The 1985 Supplemental Draft was particularly controversial. Bernie Kosar of the University of Miami earned his academic degree a year early but did not enter the regular draft that year. Rather than finish his eligibility at Miami, he entered into talks with his favorite team, the Cleveland Browns. They advised Kosar to delay his professional eligibility until after the regular draft. They then traded for the right to choose first in the Supplemental Draft. This angered many clubs, notably the Minnesota Vikings and New York Giants, who had expressed interest in choosing him in that season's regular draft. Many of today's Supplemental Draft rules aim at preventing a recurrence of this incident.

As of 2007, players who enter the Supplemental Draft usually are graded as players who should be drafted at a later round, or who have college eligibility problems (poor academic or discipline issues). Only 38 players have been taken since the NFL instituted the Supplemental Draft in 1977.

Events leading up to the Draft

NFL Scouting Combine

The NFL Scouting Combine is a three-day showcase, occurring every year at the end of February in Indianapolis, Indiana's RCA Dome, where college football players perform physical and mental tests in front of NFL coaches, general managers and scouts. With increasing interest in the NFL Draft, the scouting combine has grown in scope and significance, allowing personnel directors to evaluate upcoming prospects in a standardized setting. Its origins have evolved from the National, Blesto and Quadra Scouting services in 1977, to the media frenzy it has become today.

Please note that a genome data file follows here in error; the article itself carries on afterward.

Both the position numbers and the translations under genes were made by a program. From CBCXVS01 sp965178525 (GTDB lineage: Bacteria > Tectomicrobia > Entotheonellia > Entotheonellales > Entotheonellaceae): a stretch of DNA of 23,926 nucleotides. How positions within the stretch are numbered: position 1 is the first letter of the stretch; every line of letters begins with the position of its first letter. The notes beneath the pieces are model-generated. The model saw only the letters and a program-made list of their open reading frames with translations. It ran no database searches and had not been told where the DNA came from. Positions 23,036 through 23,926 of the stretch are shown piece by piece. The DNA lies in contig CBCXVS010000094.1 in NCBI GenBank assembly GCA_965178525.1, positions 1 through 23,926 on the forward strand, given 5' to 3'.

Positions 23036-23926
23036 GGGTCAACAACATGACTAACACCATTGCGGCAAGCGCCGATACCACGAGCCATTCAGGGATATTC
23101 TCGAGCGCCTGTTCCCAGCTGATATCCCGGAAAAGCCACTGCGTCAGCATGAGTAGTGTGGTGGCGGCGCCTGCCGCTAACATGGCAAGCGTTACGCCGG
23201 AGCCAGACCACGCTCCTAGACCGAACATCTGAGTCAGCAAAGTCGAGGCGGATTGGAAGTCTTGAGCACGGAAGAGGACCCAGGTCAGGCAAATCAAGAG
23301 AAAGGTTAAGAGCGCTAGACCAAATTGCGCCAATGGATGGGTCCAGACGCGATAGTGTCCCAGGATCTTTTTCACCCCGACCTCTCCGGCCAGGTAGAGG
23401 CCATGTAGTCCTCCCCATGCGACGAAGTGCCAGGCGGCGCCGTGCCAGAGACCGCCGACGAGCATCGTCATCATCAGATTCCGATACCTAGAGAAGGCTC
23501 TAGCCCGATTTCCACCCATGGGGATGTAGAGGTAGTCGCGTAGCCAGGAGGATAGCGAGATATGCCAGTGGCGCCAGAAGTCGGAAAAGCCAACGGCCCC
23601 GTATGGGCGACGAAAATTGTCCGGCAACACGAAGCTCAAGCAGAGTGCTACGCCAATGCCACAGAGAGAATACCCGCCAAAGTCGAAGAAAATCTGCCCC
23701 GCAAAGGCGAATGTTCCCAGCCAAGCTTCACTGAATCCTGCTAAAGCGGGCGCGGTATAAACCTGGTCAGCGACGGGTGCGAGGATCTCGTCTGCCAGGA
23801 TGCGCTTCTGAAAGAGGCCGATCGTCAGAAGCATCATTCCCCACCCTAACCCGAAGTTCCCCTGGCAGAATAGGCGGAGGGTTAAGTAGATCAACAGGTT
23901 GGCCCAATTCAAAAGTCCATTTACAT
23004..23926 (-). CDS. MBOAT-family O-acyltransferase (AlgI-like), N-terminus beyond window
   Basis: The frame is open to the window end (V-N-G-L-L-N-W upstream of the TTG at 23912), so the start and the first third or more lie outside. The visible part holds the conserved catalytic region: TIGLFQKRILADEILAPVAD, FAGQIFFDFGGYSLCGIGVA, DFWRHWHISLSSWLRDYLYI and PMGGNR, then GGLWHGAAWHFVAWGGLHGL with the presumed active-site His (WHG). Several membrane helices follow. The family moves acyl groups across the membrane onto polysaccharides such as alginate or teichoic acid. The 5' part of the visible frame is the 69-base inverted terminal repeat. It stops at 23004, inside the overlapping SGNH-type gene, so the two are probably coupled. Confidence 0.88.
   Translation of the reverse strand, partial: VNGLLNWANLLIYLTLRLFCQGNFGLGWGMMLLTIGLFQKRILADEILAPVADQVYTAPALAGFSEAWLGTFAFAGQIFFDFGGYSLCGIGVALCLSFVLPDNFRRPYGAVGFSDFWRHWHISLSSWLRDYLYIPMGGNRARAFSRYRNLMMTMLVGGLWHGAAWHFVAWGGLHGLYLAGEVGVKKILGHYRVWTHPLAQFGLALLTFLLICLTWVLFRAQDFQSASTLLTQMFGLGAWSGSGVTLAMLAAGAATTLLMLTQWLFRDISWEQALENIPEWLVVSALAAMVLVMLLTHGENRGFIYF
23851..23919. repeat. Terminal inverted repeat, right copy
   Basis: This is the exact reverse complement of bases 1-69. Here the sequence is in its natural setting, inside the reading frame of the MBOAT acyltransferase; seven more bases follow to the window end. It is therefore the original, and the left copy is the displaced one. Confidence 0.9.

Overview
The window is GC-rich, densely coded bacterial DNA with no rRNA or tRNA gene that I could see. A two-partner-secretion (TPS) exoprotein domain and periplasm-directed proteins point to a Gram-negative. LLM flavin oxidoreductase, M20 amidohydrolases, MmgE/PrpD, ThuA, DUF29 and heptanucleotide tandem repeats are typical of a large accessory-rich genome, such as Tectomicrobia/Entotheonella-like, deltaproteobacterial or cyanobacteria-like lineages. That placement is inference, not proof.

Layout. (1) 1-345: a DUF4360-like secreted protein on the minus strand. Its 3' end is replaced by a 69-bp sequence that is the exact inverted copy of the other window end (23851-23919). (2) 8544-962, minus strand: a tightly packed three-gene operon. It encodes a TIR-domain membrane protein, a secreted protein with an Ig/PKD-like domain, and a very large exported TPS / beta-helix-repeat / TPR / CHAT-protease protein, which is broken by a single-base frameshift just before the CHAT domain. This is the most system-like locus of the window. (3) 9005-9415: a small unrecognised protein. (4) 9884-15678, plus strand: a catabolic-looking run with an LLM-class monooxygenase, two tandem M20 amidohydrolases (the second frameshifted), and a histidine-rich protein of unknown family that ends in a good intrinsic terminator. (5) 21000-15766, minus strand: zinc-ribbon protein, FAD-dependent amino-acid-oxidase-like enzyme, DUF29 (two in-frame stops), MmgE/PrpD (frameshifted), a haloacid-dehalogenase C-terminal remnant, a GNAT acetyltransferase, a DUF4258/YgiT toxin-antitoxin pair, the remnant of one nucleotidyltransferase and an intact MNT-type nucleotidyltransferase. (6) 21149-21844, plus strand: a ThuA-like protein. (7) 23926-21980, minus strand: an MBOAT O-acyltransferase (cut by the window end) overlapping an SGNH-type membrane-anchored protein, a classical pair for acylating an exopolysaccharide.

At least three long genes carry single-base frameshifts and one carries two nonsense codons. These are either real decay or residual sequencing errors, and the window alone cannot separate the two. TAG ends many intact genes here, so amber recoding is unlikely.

Tests/evaluations include:
*40 yard dash
*Bench press
*Vertical jump
*Broad jump
*20-yard shuttle
*Three-cone drill
*60-yard shuttle
*Position-specific drills
*Physical measurements
*Injury evaluation
*Drug screen
*The Cybex test
*The Wonderlic TestAthletes attend by invitation only. Implications of one's performance during the Combine can affect perception, draft status, salary and ultimately his career. The draft has popularized the term Workout Warrior, whereby an athlete, based on superior measurables such as size, speed and strength, have increased their "draft stock" despite having a possibly average or subpar college career.fact|date=December 2007

Pro Day

Each university has a pro day, where NFL scouts are allowed to come and watch players participate in the events that take place at the Combine at their own school. This is done as it is believed that players feel more comfortable at their own campus than they do at the Combine and therefore should perform better. Major college teams, which produce a large quantity of NFL prospects, generate huge interest from scouts and coaches at their pro days.

ee also

*List of NFL first overall draft choices
*List of professional football drafts
*Mr. Irrelevant
*List of NFL Draft broadcasters


External links

* [ Official NFL Draft Site]
* [ Official NFL Draft History (1936-Present)]